GitHub's Data Centres and Renewable Energy

Hello!

I’ve been doing some research into the environmental impact of the products I maintain and work with, and would love to know a bit more about GitHub’s data centres and where they draw their energy from.

It looks like GitHub runs their own data centres, but I can’t find any information about where those data centres are and how they’re powered.

Does anyone know if GitHub use renewable energy, or have any kind of policy or target on green power?

Thanks,
Craig

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Hey Craig!

I am a regular user here and have no knowlage or links to Githubs organisation.

That being said, I am a Datacenter Design Specialist, which means I know everything about Datacenters, from the airflow, the wiring, power and cooling, backup power, security, positions of hardware and all the hardware themselves. I have a vast knowhow about every detail involving datacenters and how they work, from soon 20 years experience as a solution provider of IT.

Owning Datacenters

To own a datacenter is something only larger companies or high security companies even consider doing. Goverments can own minor datacenters for specific data, but even nations often rent datacenters from IT providers, who can offer 100% secure data.

The most common solution for businesses is to rent parts of a datacenter where you put your stuff. But even that is getting less and replaced by a virtual datacenter, which gives the company the IT hardware, with an overview and detailed cost, but where the actual hardware is…can be anywhere and split in tons of different locations.

My professional view is that Github doesnt fit the profile of a company who would need, or want, to carry the cost of a datacenter they own. My educated guess is that they have a small room with hardware for their company IT, and they rent a virtual datacenter from Microsoft, Amazon, HP or whatever, where they host their “servers”.

Note: I have NO INFO what so ever about what Github is using, nor do I claim that I “think” I know what they have.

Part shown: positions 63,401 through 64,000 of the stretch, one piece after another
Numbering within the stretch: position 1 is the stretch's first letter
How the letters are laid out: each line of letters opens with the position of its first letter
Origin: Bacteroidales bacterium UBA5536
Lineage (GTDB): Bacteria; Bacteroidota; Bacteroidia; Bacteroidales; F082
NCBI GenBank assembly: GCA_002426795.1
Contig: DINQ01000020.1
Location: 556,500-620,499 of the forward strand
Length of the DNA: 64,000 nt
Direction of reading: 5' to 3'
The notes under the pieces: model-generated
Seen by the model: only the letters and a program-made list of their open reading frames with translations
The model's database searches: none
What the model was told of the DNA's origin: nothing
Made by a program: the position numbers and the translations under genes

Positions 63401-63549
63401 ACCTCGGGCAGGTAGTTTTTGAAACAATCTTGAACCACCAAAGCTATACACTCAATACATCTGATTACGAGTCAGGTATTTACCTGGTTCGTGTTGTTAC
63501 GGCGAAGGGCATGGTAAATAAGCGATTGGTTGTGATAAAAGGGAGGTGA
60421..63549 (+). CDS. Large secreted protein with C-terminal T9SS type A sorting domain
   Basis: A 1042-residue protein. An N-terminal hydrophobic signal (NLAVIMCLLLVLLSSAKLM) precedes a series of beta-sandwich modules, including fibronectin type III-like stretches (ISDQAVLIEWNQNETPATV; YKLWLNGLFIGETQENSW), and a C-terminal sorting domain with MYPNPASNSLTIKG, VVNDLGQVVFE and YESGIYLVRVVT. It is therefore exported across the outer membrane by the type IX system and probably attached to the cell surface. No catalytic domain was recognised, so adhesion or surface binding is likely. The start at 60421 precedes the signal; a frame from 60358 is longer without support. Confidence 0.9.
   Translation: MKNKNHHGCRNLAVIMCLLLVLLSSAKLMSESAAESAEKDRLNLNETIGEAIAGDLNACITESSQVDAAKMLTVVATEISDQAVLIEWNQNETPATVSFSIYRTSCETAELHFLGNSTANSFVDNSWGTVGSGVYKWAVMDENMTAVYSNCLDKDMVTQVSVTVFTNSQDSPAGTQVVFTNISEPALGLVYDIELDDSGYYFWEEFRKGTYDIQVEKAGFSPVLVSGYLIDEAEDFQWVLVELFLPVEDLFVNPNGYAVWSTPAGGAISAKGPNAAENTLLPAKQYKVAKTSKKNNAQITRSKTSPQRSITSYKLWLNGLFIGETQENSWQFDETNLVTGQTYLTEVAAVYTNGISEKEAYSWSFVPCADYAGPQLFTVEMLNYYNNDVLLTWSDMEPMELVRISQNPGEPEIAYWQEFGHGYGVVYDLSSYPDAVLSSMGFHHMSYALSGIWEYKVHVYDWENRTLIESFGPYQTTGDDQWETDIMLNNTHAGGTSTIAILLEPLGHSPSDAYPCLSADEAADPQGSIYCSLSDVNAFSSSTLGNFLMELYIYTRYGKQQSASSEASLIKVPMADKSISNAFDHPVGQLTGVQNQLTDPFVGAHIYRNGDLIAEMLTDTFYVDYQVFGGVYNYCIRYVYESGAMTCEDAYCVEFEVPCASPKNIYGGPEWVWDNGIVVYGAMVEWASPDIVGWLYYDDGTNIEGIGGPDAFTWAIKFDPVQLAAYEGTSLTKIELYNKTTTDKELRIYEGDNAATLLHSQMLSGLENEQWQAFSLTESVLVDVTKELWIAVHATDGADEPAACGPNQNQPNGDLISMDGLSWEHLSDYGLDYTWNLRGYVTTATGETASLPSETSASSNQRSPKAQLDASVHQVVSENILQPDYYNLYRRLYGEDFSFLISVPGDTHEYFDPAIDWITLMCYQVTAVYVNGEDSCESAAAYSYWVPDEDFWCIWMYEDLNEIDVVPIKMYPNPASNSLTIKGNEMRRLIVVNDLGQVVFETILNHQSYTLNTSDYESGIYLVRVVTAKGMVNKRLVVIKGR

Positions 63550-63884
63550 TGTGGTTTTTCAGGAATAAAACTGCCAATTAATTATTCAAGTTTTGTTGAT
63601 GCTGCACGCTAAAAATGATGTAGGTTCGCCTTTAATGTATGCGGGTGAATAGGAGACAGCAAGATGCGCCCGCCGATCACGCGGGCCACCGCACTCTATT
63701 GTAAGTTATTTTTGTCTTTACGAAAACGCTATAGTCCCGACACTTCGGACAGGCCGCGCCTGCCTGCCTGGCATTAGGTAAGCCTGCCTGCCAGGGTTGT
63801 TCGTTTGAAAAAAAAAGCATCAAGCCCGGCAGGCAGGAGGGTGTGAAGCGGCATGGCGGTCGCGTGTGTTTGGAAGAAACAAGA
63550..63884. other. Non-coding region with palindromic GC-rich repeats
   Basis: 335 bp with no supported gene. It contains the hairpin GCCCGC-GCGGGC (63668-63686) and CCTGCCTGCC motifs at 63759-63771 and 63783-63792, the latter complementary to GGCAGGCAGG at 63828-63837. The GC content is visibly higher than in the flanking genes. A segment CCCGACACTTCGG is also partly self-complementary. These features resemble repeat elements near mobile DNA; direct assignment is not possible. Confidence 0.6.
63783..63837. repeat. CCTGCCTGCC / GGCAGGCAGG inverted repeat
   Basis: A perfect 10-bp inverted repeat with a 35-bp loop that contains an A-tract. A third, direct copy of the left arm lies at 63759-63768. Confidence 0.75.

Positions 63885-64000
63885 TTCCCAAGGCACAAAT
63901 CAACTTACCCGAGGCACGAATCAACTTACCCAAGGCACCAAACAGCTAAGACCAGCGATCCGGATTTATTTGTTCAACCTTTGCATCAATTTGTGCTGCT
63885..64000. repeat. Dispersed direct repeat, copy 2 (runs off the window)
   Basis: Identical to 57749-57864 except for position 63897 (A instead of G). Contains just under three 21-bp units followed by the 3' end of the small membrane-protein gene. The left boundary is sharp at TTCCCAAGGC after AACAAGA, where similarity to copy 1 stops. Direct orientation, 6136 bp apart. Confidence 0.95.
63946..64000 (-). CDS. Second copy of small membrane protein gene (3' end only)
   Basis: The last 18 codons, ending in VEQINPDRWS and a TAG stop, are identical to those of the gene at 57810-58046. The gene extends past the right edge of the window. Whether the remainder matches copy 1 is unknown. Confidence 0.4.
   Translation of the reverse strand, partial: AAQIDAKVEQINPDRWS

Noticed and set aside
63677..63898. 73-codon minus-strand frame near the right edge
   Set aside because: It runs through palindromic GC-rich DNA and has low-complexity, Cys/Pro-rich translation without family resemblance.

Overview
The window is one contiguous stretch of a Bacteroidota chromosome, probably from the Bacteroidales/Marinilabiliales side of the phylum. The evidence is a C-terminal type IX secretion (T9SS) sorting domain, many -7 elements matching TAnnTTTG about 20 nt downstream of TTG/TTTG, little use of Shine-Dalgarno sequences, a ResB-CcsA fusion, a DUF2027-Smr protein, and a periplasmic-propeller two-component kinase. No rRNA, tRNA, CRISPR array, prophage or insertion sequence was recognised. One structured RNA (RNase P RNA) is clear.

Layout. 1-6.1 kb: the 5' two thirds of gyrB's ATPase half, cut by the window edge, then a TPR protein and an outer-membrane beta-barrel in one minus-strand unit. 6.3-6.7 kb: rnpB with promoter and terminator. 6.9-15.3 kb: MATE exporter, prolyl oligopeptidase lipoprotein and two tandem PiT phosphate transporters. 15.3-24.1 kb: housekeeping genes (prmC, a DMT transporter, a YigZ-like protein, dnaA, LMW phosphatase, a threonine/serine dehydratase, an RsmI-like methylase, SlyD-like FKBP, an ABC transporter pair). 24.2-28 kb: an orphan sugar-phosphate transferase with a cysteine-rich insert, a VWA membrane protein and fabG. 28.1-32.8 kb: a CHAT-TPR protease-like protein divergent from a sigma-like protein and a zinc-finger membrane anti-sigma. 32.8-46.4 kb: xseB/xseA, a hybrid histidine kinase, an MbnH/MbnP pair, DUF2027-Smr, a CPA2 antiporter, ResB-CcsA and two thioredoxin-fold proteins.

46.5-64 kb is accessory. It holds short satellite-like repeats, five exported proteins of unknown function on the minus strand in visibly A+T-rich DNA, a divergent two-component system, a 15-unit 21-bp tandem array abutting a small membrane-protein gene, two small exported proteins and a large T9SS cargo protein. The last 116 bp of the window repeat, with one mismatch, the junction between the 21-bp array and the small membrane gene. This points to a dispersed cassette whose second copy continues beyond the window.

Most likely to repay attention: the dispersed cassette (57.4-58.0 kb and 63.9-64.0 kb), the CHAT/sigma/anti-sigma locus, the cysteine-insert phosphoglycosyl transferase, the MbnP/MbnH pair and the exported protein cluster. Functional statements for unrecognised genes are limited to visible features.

This is only my professional opinion regarding a company profile as Github (I am not even talking about them specificly). 

Green Datacenters.

I can however enlighten you, and others, a bit about “green energy” and Datacenters.

How “green” a datacenter is, is NOT dependant on where the power comes from.

About 35-55% of a datacenters power is COOLING. That includes every single minifan in a server, to the cooling system of the physical building.

The cooling of datacenters is a moving part that depends HIGHLY on the choice for cooling the building. And second, the airflow and position of the hardware in the datacenter. Just moving servers around, can reduce the avarage heat with 10-20%.

And the choice of cooling system is paramount. For example, a datacenter location has the highest impact on how much power is needed for cooling. Let me explain.

Datacenter A is located in, lets say Texas, USA, which has a warm climate the majority of the year, will require a significant powerconsumption for cooling. The cooling system needs to be some kind of AC, that keeps the buildings temp lower then the outside, 24/7. 

The same Datacenter A, located in Kiruna, North part of Sweden, Scandinavia, which has a cold climate the majority of the year (Below 0C, freezing temp). And will not require any power to any cooling system.

The datacenter gets cooled by using the outside air with a complexed “airflow” in the building, which can be calibrated with fans and opening/obsticles for max effective cooling on every single hardware.

The airflow system, calibration and cooling requires constant overview and minor alterations, made by highly skilled proffesional techs. But the cost for this, is nothing vs the power cost of cooling systems.

Facebook owns one of the largest datacenters for single companies, and they moved most of their Datacenters to north of Scandinavia. Only cause of the cooling. And not because they wanted to be “green”. But 6 large datacenters cooling avarage a cost per year in pure power for cooling around 50-100M USD.

Moving their datacenters to dry, cold air, below 0C (water freezing mark), removes the whole power bill and replaces it with cost for management. 5M USD per year, is a high number.

A green datacenter, needs to be compaired how much power it uses and where the power comes from.

Because lots of “green” datacenters, loves to brag about using green energy, from renewable sources. But fails to include the energy they have to buy from not green sources, when the green sources cant provide power for a short time.

Also, the choice of cooling system, can negate the choice of where the power comes from, quite easily.

The most green datacenter, are those who use outside air, as cooling, and use nuclear, Hydro or solarpanel power.

And even in those cases, you will want to know how much power the building as a whole is using per year. All included.

Hope this wall of text helps!

Best Regards

–Jonas, The Swedish Goth

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Hey Kurnn, thanks for sharing your insights here. It’s been a while since I’ve revisited this, but re-reading your response was really interesting. I hadn’t really considered that the location of a data centre has a massive impact its design, and therefore on how energy efficient it can be.

Wouldn’t it be great if there was some kind of measurement of the power consumed by a data centre vs. how much work it’s able to do? Are you aware of any such measurement?

Also, even that Kiruna datacentre would be better running on renewable power, right? This isn’t an either/or situation.

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